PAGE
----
Where Native America meets pop culture
Shorter Dishonorable Mention: the damn Indians are stealing the land back from us!!!!
Are you being sarcastic, o cranky one? In most cases, Indians are buying back the land. That is, the land they owned before we took it from them. I don't see anything wrong with that.
If you click on 'Crank's link and check his blog, that should answer your question about the sarcasm.
"Are you being sarcastic, o cranky one?"I was being extremely sarcastic, yes. Sorry, I realize that sarcasm doesn't always translate smoothly across the interwebs. I should have been explicit in stating that I was summarizing Elaine Willman's arguments in my usual smart-assed manner.
Writerfella here -- Not being much of a pro football or basketball or even baseball fan, writerfella only has seen the Bud Light 'Zagar' spots during golf broadcasts. To my mind, the ads contrast 'civilized' behavior with the tribal roots of such behavior, representing therefore a dichotomy between what people believe they are and what they really are. Not what they 'were', mind you, but what they still are, though the customs somewhat have become more refined. The same contrast could be indicated by saying that tribal women wore furs and feathers, while coloring their faces and bodies and even their hair with ground-up natural ores mixed with plant juices. But of course modern civilized women long since have abandoned such matters, right?Then there is the GEICO commercial where Neanderthals and Cro-Magnons make complaint about the commercial slogan that, using the Geico website "is so easy, even a caveman could do it." writerfella sees Neanderthal and Cro-Magnon and even Thuringen people every day that he leaves his house or sits back to watch TV. In a country that just now reached 300 millions, there are one hell of a lot of them to see.All BestRuss Bates'writerfella'
Re "a dichotomy between what people believe they are and what they really are": Whether it's an actual Indian or a representation of Steve's id, it's still an Indian acting like a savage. If Anheuser-Busch wanted to portray Steve's real self accurately, it should've used a primitive Caucasian--e.g., a caveman. Choosing an Indian to represent savagery, for whatever reason, is stereotypical.
Writerfella here -- No one said it was not a stereotypical representation. But the origins of human ritualized violence and male-bonding behavior could not be indicated otherwise. When I watch the commercials, all the rest of the people save Zagar DO NOT VANISH FROM THE SCREEN, leaving Zagar alone as the only context. The point of the ad is a humorous comparison and therefore a mirror is being held up, sort of Anthropology Light...All BestRuss Bates'writerfella'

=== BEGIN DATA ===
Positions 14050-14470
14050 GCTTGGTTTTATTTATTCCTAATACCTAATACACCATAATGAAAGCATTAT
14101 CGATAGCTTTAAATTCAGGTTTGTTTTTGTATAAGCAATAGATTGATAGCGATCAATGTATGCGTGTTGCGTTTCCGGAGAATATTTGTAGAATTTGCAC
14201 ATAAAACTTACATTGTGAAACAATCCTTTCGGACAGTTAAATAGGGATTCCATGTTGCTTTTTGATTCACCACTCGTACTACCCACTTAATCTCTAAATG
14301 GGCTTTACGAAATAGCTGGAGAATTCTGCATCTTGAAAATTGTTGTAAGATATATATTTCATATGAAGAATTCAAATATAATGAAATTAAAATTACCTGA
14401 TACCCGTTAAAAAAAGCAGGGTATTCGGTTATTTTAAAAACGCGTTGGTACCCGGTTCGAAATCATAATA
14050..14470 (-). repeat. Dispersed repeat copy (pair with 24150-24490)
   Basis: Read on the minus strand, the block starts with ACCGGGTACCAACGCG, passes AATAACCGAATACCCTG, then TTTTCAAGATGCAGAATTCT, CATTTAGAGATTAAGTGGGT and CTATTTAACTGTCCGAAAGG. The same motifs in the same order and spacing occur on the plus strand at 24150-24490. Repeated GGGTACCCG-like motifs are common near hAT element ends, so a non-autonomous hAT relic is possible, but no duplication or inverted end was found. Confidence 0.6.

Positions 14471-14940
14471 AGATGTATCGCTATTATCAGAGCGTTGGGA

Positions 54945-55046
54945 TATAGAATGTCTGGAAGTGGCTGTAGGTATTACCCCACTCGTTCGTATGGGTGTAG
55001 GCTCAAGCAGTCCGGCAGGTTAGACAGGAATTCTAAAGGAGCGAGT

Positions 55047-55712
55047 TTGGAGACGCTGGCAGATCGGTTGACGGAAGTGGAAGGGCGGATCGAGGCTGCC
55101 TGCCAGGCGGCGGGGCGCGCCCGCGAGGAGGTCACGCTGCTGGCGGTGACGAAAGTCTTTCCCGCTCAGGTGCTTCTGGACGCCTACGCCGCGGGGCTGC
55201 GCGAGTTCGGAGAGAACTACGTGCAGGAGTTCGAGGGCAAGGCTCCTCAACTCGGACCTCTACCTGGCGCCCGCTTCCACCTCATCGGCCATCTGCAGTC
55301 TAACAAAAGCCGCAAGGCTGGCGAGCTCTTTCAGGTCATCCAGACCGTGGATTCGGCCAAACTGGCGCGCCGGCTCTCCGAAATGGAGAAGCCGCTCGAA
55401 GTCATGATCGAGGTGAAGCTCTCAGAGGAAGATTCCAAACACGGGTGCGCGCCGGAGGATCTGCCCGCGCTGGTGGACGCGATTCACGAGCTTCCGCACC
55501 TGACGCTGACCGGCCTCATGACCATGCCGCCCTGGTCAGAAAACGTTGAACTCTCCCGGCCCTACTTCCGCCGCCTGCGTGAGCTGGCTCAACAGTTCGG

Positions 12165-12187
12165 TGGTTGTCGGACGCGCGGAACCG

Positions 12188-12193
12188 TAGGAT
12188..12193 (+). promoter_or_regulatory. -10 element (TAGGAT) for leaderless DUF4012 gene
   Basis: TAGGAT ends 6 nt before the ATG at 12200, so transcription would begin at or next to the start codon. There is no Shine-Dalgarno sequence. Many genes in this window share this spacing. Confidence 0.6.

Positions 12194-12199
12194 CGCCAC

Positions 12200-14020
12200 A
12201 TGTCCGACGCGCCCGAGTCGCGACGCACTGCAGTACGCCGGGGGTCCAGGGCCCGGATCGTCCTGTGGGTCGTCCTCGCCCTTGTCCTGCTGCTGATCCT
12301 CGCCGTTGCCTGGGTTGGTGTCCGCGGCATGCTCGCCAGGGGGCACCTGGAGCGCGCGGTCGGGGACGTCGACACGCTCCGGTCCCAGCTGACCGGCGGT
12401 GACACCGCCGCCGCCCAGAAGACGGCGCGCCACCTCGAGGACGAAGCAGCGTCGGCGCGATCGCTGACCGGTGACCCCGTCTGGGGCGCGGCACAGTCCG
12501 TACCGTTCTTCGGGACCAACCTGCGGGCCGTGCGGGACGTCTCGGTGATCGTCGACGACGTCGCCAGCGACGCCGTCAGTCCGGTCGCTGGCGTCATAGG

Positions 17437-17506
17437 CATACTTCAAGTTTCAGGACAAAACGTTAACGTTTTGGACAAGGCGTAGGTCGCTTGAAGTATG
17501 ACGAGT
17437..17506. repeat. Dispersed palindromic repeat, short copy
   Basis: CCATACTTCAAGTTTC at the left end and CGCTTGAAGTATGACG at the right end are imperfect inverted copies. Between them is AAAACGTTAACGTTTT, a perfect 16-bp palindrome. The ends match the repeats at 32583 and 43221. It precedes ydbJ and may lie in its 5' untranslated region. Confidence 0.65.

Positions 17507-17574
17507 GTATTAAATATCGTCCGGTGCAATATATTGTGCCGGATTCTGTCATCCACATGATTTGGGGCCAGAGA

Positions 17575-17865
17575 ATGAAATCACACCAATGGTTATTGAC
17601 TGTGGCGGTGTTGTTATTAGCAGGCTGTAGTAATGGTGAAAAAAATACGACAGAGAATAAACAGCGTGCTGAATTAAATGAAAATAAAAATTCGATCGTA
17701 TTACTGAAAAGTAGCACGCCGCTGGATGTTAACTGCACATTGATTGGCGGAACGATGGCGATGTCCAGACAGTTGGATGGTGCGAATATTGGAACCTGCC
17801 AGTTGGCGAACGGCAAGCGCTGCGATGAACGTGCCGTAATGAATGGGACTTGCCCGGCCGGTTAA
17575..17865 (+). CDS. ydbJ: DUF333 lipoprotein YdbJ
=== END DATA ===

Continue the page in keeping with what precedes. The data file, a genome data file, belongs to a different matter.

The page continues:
Re "the origins of human ritualized violence and male-bonding behavior could not be indicated otherwise": As I said, a primitive Caucasian caveman could've represented these origins. Or a primitive African "spearchucker." Using a primitive Amazonian Indian was a conscious and arbitrary choice.The commercials could've represented humanity's dark side in other ways, too. Think of a Viking or a Hun or a Mongol, if you want a well-known historical barbarian. Or a conquistador, a Nazi, or a jihadist, if you want to get into the barbarism of military conquest. Or the Frankenstein monster, the Wolfman, or Dr. Jekyll and Mr. Hyde in the fictional realm. In short, Anheuser-Busch could've made the same point in many ways. Using a primitive Amazonian Indian was absolutely not the only choice.Moreover, you're stretching to find an anthropological significance that isn't necessarily there. What is there is pretty simple. Ignorant Indian savage knows nothing about Western ways, but a Bud Light is enough to civilize him. Period.
Writerfella here -- Yes, perhaps. But what the ads are expressing is this: modern American men and Amazonian tribal men are contemporaries in this time period. Thus, it could not be any other kind of men, especially if they are not contemporary to one another. There is a rule in SF and fantasy: one element of speculation or fantasy is allowed, or the whole thing falls apart otherwise. I believe they have obeyed this rule and so I not so much approve the presentation as I agree with its choice of contexts.All BestRuss Bates'writerfella'
Okay, the ads express that "modern American men and Amazonian tribal men are contemporaries in this time period." And I'm expressing that that's an arbitrary and unnecessary choice to convey the commercial's message. The beer could've civilized a barbaric ancestor as easily as it civilizes a "savage" contemporary.Furthermore, even if we accept your premise, the ads are still stereotypical. A lot of Amazonian Indians have become Christians, are wearing Western clothes and living in Western homes, and have gotten jobs on farms or in mines. Choosing one of the few Amazonian Indians who is still in his natural state is a stereotypical choice.And even if you accept this premise, it's still stereotypical. I don't know the statistics, but I'm betting the majority of Amazonian Indians still in their natural state are peaceful rather than warlike. Choosing one of the very few Amazonian Indians still in his natural state who happens to be warlike is the most arbitrary of arbitrary choices.Let's sum it up: The ads are wrong to use an Indian rather than some other "primitive" person. They're wrong to use an uncivilized Indian rather than a civilized one. And they're wrong to use a warlike Indian rather than a peaceful one. Wrong, wrong, wrong.All clear?
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